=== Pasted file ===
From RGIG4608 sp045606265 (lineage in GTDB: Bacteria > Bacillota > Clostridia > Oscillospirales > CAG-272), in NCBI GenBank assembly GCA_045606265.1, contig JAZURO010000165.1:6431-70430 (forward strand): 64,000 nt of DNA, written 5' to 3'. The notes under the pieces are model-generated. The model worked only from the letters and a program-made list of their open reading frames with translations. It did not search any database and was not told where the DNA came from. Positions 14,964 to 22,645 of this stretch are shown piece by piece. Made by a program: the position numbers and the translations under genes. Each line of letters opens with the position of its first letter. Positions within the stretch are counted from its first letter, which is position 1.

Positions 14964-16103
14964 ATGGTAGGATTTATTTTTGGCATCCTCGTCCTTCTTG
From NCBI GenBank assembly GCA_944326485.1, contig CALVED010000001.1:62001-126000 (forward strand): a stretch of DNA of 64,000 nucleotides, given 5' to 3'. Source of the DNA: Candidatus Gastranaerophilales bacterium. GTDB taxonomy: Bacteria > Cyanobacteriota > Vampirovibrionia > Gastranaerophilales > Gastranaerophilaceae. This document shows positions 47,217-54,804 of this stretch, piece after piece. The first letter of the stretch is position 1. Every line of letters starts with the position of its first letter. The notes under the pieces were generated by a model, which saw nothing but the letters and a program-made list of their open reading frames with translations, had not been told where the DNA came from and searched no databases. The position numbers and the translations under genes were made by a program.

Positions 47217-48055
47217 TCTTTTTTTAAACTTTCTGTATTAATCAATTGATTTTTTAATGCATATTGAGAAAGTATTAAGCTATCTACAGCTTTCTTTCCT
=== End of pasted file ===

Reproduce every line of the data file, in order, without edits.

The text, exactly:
From RGIG4608 sp045606265 (lineage in GTDB: Bacteria > Bacillota > Clostridia > Oscillospirales > CAG-272), in NCBI GenBank assembly GCA_045606265.1, contig JAZURO010000165.1:6431-70430 (forward strand): 64,000 nt of DNA, written 5' to 3'. The notes under the pieces are model-generated. The model worked only from the letters and a program-made list of their open reading frames with translations. It did not search any database and was not told where the DNA came from. Positions 14,964 to 22,645 of this stretch are shown piece by piece. Made by a program: the position numbers and the translations under genes. Each line of letters opens with the position of its first letter. Positions within the stretch are counted from its first letter, which is position 1.

Positions 14964-16103
14964 ATGGTAGGATTTATTTTTGGCATCCTCGTCCTTCTTG
From NCBI GenBank assembly GCA_944326485.1, contig CALVED010000001.1:62001-126000 (forward strand): a stretch of DNA of 64,000 nucleotides, given 5' to 3'. Source of the DNA: Candidatus Gastranaerophilales bacterium. GTDB taxonomy: Bacteria > Cyanobacteriota > Vampirovibrionia > Gastranaerophilales > Gastranaerophilaceae. This document shows positions 47,217-54,804 of this stretch, piece after piece. The first letter of the stretch is position 1. Every line of letters starts with the position of its first letter. The notes under the pieces were generated by a model, which saw nothing but the letters and a program-made list of their open reading frames with translations, had not been told where the DNA came from and searched no databases. The position numbers and the translations under genes were made by a program.

Positions 47217-48055
47217 TCTTTTTTTAAACTTTCTGTATTAATCAATTGATTTTTTAATGCATATTGAGAAAGTATTAAGCTATCTACAGCTTTCTTTCCT